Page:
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glaze and form, work and play, discipline and delight

updated tue 27 mar 01


Jessica Morton on mon 26 mar 01

Have been enjoying recent threads re: beliefs and philosophies along
with Bernard's and Celadon's vowels.
Maybe our wet pots are like a young child, still in process and
fresh, open to possibility. I once looked at the shelves filled in
our studio with ware waiting to be bisqued, and thought of all the
hope represented there.

Can we see glaze and form as interdependent and not so isolated from
each other? I was taught that throwing, trimming, and glazing are
each important steps, none of them just housework or drudgery. If we
can't learn to accept and enjoy the whole process, our work may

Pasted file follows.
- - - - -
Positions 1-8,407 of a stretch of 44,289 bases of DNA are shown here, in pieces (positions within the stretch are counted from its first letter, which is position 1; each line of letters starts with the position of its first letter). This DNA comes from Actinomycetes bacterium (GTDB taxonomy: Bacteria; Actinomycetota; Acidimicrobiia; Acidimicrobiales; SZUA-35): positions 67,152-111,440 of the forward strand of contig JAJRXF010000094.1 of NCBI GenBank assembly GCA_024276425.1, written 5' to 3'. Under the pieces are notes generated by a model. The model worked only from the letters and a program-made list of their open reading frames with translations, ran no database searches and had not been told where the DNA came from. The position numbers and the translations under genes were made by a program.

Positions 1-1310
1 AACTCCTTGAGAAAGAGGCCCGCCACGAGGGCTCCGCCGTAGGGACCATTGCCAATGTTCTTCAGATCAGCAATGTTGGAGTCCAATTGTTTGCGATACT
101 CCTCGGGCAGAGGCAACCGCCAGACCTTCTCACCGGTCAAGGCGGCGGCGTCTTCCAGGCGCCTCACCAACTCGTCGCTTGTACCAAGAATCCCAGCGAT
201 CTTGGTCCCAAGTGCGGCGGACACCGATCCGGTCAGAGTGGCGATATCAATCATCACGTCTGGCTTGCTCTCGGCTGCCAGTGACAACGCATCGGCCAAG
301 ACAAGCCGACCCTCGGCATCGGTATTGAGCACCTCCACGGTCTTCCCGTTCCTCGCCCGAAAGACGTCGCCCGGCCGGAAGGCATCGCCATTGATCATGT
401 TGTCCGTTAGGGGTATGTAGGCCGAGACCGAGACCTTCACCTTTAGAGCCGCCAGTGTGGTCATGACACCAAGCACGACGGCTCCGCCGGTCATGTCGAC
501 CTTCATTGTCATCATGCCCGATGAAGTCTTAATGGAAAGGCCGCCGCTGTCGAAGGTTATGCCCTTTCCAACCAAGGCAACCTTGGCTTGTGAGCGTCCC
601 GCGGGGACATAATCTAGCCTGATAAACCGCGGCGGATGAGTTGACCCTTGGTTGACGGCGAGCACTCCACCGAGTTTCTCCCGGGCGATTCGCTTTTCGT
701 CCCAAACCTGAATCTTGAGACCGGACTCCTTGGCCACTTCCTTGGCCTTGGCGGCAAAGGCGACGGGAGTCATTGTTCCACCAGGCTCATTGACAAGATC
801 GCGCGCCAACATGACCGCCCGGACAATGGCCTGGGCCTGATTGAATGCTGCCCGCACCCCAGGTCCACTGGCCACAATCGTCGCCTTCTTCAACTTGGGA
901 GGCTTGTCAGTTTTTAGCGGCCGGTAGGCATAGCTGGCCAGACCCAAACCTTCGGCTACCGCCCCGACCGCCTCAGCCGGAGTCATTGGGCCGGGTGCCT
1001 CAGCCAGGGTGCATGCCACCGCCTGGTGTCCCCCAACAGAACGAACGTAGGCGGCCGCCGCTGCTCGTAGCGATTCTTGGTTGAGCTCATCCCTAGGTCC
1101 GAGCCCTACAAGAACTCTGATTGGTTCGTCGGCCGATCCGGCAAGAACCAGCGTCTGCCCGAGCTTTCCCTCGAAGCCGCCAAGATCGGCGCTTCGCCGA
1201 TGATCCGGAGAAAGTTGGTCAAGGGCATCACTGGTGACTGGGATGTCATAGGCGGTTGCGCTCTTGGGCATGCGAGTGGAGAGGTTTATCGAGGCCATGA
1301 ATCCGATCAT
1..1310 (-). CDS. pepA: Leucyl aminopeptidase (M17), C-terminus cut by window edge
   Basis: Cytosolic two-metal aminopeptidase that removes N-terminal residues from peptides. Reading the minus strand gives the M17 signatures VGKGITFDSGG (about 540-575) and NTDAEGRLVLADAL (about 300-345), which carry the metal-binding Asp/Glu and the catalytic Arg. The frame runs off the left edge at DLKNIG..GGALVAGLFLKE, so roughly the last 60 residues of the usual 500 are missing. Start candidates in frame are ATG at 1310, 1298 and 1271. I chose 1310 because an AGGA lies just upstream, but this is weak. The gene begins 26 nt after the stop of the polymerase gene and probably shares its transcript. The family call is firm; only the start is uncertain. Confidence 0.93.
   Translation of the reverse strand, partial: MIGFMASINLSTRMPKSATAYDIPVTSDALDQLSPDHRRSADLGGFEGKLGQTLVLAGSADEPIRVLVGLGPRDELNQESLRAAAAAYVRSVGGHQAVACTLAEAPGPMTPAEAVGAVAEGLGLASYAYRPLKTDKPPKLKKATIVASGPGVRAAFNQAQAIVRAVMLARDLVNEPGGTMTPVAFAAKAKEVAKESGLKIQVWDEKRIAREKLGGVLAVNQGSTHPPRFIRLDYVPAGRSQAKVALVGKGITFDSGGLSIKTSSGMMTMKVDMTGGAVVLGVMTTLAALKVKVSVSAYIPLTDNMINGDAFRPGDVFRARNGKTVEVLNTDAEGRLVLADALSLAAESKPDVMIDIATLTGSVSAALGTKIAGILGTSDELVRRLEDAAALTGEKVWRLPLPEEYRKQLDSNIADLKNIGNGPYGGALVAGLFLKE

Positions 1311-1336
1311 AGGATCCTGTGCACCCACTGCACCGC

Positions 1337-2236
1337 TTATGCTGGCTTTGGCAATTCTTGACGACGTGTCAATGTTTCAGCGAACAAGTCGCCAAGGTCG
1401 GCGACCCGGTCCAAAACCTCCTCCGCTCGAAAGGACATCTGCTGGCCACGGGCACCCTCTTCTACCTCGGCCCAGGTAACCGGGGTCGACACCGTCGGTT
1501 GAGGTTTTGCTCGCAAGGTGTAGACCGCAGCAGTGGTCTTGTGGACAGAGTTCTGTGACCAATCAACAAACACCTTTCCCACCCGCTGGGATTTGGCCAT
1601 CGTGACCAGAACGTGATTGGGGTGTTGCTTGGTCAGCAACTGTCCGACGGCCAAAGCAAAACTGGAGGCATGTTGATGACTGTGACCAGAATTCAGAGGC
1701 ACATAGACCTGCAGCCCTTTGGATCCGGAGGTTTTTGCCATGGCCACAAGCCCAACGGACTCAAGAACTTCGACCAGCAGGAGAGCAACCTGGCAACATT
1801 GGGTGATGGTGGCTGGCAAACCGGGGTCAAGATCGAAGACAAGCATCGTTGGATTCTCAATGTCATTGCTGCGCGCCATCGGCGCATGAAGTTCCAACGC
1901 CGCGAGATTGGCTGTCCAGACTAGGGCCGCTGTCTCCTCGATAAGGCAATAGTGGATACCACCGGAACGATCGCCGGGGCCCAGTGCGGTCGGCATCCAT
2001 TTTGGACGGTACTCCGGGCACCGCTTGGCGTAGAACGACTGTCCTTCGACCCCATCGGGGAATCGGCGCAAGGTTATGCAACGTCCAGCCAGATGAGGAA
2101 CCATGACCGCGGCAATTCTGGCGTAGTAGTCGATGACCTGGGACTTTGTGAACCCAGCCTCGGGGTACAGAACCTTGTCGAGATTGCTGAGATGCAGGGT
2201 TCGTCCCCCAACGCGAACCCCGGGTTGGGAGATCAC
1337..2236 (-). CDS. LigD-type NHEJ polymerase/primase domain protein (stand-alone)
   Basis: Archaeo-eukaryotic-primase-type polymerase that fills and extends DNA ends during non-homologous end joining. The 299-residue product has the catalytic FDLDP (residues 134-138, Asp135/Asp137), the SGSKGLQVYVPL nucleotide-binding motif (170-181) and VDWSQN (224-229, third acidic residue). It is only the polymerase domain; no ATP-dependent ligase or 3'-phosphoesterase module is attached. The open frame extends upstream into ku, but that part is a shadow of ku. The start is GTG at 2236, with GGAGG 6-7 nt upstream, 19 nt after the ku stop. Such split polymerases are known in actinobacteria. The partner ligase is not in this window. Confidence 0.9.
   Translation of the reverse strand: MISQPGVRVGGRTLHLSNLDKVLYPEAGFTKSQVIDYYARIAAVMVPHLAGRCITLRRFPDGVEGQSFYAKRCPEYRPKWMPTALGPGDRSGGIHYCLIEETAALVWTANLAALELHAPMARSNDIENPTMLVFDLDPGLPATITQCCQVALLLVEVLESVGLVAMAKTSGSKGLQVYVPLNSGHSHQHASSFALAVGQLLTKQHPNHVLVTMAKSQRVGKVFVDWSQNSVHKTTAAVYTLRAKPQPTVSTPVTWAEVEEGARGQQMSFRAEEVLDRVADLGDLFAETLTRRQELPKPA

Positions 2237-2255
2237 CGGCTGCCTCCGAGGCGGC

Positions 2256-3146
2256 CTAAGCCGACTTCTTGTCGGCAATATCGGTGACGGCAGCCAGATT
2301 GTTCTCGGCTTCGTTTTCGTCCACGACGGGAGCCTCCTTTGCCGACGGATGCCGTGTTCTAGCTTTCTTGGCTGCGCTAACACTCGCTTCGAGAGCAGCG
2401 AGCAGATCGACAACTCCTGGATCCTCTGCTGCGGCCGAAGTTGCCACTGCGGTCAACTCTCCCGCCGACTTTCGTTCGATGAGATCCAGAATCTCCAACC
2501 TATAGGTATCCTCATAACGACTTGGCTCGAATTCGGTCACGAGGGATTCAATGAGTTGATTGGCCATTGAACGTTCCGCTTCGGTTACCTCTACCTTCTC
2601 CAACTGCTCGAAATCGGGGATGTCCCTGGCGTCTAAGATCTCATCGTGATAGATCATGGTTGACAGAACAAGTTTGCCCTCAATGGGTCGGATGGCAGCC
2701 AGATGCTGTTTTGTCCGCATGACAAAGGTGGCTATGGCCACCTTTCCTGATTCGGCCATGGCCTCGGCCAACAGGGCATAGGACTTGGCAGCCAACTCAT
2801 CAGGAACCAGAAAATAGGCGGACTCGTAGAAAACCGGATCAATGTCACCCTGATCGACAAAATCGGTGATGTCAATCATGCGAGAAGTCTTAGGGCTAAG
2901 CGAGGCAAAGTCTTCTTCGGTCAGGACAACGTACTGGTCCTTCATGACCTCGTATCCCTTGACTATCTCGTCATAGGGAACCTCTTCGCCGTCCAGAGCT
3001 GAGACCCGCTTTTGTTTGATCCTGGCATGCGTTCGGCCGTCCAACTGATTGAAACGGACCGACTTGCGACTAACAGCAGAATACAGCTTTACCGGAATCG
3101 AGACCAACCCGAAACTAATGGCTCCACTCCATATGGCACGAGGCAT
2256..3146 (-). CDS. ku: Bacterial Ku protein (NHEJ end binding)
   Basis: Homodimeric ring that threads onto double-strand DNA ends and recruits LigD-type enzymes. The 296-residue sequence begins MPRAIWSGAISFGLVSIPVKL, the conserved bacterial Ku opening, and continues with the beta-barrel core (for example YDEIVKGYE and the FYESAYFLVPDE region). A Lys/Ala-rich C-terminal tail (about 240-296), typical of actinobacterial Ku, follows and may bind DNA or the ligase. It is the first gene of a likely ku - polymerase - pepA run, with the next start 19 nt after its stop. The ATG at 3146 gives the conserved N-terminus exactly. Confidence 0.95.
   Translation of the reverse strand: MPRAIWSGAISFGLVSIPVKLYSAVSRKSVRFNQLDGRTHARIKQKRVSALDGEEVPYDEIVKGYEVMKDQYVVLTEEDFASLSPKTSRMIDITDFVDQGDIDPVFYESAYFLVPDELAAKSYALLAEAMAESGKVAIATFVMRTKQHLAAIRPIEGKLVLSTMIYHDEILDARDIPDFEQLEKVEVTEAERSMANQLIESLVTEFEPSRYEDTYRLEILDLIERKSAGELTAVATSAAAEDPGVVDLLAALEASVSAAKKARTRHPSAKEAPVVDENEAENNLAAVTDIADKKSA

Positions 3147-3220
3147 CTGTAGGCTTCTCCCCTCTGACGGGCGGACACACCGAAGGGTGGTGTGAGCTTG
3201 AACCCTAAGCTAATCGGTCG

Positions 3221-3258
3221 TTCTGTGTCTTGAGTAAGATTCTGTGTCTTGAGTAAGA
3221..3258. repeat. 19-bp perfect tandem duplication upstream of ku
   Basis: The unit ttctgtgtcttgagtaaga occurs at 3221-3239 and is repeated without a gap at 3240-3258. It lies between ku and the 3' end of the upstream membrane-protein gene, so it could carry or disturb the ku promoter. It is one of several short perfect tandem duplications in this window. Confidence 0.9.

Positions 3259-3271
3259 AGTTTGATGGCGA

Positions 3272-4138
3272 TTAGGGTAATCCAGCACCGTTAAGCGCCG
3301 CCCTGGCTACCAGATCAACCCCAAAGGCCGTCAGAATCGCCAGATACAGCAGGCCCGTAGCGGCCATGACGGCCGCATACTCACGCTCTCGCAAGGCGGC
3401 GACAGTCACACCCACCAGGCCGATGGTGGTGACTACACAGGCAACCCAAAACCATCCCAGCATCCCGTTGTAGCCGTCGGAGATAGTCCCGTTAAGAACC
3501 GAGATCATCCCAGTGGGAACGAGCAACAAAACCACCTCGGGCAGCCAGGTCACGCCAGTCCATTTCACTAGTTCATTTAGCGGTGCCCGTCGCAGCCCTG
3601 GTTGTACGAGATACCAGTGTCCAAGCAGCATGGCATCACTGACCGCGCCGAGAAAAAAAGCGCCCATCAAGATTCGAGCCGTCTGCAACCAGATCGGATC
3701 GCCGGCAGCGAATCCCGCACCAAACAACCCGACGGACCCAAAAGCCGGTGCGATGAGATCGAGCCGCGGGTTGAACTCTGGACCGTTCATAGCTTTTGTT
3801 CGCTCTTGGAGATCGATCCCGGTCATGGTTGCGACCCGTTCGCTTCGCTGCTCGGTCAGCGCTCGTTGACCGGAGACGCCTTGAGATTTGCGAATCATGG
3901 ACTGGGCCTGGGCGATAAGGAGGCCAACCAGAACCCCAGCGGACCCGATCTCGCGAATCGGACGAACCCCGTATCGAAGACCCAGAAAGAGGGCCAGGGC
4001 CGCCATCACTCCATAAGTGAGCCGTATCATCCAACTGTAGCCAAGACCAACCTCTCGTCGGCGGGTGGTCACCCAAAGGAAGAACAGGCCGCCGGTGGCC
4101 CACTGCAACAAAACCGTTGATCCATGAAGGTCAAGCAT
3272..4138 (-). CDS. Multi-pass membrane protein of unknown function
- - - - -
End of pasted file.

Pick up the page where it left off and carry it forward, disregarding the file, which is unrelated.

reflect that. Seems to me the beauty of ceramics is how much it
invokes process over time, and several stages that involve all 4
basic elements.

Two Hamada quotes:

Asked by Leach how he could manage to glaze several hundred pots in a
day, without seeming to need any notes or planning ahead, he said, "I
simply look at the pot and ask what it wants."

"Making pottery should not be like climbing a mountain, it should be
more like walking down a hill in a pleasant breeze."

"It's not that children are little scientists but that
scientists are big children."
---"The Scientist in the Crib" by Gopnik, Meltzoff, and Kuhl